The Lexus RX is a prime example of a car that doesn’t get the attention it deserves. For some reason it’s often overlooked by customers shopping around in this particular segment, which is unfortunate, because it’s one of those cars you need to experience first hand to appreciate how good it really is.
To be perfectly honest, I wasn’t expecting much. The RX has been around for a few years now and cars like the new BMW X5, Mercedes ML and Porsche Cayenne have moved the segment forward quite a bit. Is there any good reason why you’d choose the older Japanese competitor over its seemingly sleeker and newer German competitors?
As it turns out, the Lexus makes a very good case for itself. Yes, in certain places it’s starting to show its age, but it remains a strong competitor thanks to Lexus’ unique approach to standard equipment levels and ride refinement.
You start appreciating the luxurious nature of the beast as soon as you hop in the car and experience those front seats for the first time. I don’t know Lexus does it, but the seats in the RX are more comfortable than on any other car I’ve driven before. They’re firm enough to offer support in all the right places, but soft enough to pamper the back and bum. I’ve never sat on one before, but I imagine one would get a similar experience from sitting on a marshmallow.
It’s pretty much the same story with the rest of the interior. Quality levels are exceptionally high thanks to premium plastic and leather. Standard equipment includes keyless entry, voice control, a 12-speaker sound system with navigation and Bluetooth connectivity, a sunroof and an electronically operated tailgate.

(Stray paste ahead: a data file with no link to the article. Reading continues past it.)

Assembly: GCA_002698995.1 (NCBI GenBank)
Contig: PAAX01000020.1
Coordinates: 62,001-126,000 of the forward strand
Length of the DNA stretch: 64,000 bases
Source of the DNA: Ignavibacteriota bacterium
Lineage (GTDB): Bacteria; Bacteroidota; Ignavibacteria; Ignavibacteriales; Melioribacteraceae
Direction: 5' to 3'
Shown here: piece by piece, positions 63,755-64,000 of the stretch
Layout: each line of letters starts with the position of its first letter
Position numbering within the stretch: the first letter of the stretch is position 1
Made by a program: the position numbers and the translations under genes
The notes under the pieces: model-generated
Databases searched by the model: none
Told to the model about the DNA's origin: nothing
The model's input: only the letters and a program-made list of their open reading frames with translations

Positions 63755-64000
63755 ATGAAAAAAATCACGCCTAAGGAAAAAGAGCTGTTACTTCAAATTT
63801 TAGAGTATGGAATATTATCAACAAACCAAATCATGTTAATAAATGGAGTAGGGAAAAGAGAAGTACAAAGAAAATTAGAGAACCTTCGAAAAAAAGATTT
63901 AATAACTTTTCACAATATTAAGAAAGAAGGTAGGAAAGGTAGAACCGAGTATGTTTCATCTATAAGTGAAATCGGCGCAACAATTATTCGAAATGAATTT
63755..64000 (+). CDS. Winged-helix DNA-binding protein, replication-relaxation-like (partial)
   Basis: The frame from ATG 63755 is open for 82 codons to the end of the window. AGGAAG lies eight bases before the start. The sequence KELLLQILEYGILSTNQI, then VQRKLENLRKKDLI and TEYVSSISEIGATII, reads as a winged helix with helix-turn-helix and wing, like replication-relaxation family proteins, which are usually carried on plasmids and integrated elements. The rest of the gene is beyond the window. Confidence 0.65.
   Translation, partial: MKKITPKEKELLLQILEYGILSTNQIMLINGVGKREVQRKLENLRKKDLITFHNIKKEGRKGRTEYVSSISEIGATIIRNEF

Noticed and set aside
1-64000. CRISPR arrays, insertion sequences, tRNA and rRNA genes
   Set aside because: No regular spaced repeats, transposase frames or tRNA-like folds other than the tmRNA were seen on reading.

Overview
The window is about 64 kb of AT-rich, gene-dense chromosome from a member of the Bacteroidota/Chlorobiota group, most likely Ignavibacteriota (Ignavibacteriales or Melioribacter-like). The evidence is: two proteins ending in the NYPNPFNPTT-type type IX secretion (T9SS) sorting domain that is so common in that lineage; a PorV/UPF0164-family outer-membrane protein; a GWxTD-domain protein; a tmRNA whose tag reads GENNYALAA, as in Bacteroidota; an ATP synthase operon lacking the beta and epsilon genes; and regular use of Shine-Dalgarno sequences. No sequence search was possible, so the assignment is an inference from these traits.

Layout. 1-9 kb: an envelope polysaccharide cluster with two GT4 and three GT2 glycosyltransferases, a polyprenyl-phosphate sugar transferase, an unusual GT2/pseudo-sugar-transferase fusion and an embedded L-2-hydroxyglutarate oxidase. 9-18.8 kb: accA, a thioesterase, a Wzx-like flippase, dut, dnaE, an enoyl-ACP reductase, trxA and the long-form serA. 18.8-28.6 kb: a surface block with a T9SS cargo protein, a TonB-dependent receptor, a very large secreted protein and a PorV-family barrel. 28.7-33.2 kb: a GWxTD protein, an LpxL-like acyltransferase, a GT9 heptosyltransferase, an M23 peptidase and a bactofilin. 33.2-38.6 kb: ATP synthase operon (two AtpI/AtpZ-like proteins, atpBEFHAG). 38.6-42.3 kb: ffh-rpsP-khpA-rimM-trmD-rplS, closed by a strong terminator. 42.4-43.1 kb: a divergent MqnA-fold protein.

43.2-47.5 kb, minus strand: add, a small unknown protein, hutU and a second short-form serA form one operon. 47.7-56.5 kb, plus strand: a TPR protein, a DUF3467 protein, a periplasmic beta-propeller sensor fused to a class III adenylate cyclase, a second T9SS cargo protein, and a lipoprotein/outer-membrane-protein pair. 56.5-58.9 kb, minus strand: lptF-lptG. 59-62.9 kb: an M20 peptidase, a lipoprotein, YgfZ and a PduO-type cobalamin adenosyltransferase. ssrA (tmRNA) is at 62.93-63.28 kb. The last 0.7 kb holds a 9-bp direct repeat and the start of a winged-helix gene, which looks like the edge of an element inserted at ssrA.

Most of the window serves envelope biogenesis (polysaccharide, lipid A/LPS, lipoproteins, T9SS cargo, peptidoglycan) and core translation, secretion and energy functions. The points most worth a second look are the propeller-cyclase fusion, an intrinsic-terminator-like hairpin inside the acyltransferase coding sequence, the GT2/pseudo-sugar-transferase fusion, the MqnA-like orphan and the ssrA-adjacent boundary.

The big news is the upgrade to the infotainment system, or Remote Touch Interface as Lexus calls it. You basically get a big screen on top of the centre console and a mouse-like mechanism at the bottom. It falls easily within reach and is easy enough to understand and operate. It can be a bit frustrating at first, but, then again, what new technology isn’t? I think most owners would be comfortable with this system within a week of taking delivery.
There is, however, one glaring oversight I can’t wrap my head around. Why kit out an interior with the latest in premium gadgetry and not remove the cut-rate digital clock from centre console? As far as criticisms go it’s not a biggie, but it does spoil an otherwise marvelous interior.
The driving experience is definitely secondary to the sensory deprivation tank that is the interior, but that’s the way it should be in SUVs like the RX. As long as the suspension is soft and the acceleration is brisk, there’s nothing to complain about.
The 3,5-litre V6 petrol engine offers up 204kW and 346Nm of torque and is coupled to a six-speed automatic transmission. With that much power it’s certainly a brisk car, but it prefers to be driven in a leisurely fashion. In doing so, you might even get close to Lexus’ claimed combined consumption figure of 10,9 l/100km.
The biggest surprise of all is the fact that Lexus has introduced this facelifted model, with all of the new exterior and interior upgrades, at exactly the same price as the old car.
The RX 350 EX offers truly exceptional value for money compared to its German rivals. Priced at R644 000, it represents a saving of more than R150 000 in some cases, while offering more standard equipment.
It may be old, but it still has enough fight left in it to find some buyers in this hotly contested segment.